There is nothing quite like the hilarious high brow humor of British wit. Combine that with an element of sharp, poignant physical comedy and you have Taking Steps the opening production of Constellation Theatre’s sixth season. There are misunderstood notes, noisy ghosts, and red plaid pajamas – oh my! This keenly riotous farce follows six Brits as they romp about in a three-story former brothel avoiding their spouses and the ghost, kidnapping and intruder and mistaking notes with identities in a manner that has the whole audience roaring with laughter.
Directed by Allison Arkell Stockman, this uproarious production has sharp verbal jabs mixed with wild physical comedy to create a mixed offering of laughter to the audience. Lizzie is an eccentric dancer who wants to leave her well to-do husband, Mark is her brother who has trouble keeping his runaway bride-to-be tied down. On the evening of Lizzie’s attempted departure her husband’s solicitor – or a nervous stammering replacement – shows up to settle the brothel which they currently rent from Mr. Bainbridge, who just wants to sell the supposedly haunted old junk-heap. Add in sleeping pills, mistaken notes, Kitty the runaway bride-to-be, and you’re in for a wildly hysterical ride as this play gallops like mad to a witty and brilliant conclusion.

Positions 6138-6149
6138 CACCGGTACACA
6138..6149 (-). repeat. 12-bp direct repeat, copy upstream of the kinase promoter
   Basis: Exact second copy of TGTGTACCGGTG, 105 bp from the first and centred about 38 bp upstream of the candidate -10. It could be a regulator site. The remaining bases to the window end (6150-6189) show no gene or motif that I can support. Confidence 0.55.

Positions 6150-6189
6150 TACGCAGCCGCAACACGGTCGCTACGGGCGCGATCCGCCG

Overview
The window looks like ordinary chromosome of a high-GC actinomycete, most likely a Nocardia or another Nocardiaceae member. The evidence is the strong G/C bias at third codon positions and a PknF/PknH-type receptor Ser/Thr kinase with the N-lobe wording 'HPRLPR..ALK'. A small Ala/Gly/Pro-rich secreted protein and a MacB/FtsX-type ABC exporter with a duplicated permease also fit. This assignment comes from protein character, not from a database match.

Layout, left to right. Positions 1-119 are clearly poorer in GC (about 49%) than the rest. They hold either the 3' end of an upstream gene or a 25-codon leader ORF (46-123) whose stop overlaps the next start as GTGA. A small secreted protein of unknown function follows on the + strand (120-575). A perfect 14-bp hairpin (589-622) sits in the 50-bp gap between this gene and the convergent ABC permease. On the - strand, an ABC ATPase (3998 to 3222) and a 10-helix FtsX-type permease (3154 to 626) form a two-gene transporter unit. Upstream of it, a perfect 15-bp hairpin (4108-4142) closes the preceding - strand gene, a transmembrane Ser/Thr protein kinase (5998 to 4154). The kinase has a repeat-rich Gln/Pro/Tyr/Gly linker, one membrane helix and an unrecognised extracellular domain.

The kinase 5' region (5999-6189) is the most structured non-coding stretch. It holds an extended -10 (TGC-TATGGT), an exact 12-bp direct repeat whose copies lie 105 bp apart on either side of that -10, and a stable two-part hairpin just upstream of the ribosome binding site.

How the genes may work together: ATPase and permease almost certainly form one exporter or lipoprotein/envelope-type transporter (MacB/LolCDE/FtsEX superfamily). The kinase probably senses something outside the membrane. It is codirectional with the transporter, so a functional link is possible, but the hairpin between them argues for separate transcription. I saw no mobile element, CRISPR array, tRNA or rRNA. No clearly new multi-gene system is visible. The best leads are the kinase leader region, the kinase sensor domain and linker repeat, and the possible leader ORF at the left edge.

Scenic Designer A.J. Guban takes the cake with the visually stunning layout of a three story brothel, including two staircases, on one flat stretch of stage. The intricate craftwork of such an elegant set does not go unappreciated, each room furnished more lavishly than the next until you encounter the derelict attic meant to be a lodging room for the house servant. Four entrances into this round space create a vast enormity of possibilities for hallways, bathrooms, other rooms and the illusion of the crumbling mansion-sized house. Guban adds unique tiling to create ceilings with light fixtures from above, including a tilted one with a grimy skylight in the attic. It’s a brilliant set to feast your eyes upon; a virtual playground for the actors in this farce – the best thing about it being that all the doors, except for the front door, are invisible.
Director Allison Arkell Stockman successfully achieves one of the key concepts of a physical comedy farce of mistaken identities and sneaking around in a very unusual manner in this particular production. As the set has no actual doors it makes every movement of her actors in spaces where doors should be incredibly important. There is never a moment where a scene involving a door slamming or people narrowly missing one another by ducking behind a door is missed or anything less than hilarious because of a lack of physical door. Arkell drives her performers to the highest heights of physical comedy without overstepping the line into obnoxiously annoying and creates a world filled with humorous encounters and missed encounters that are nothing short of perfection.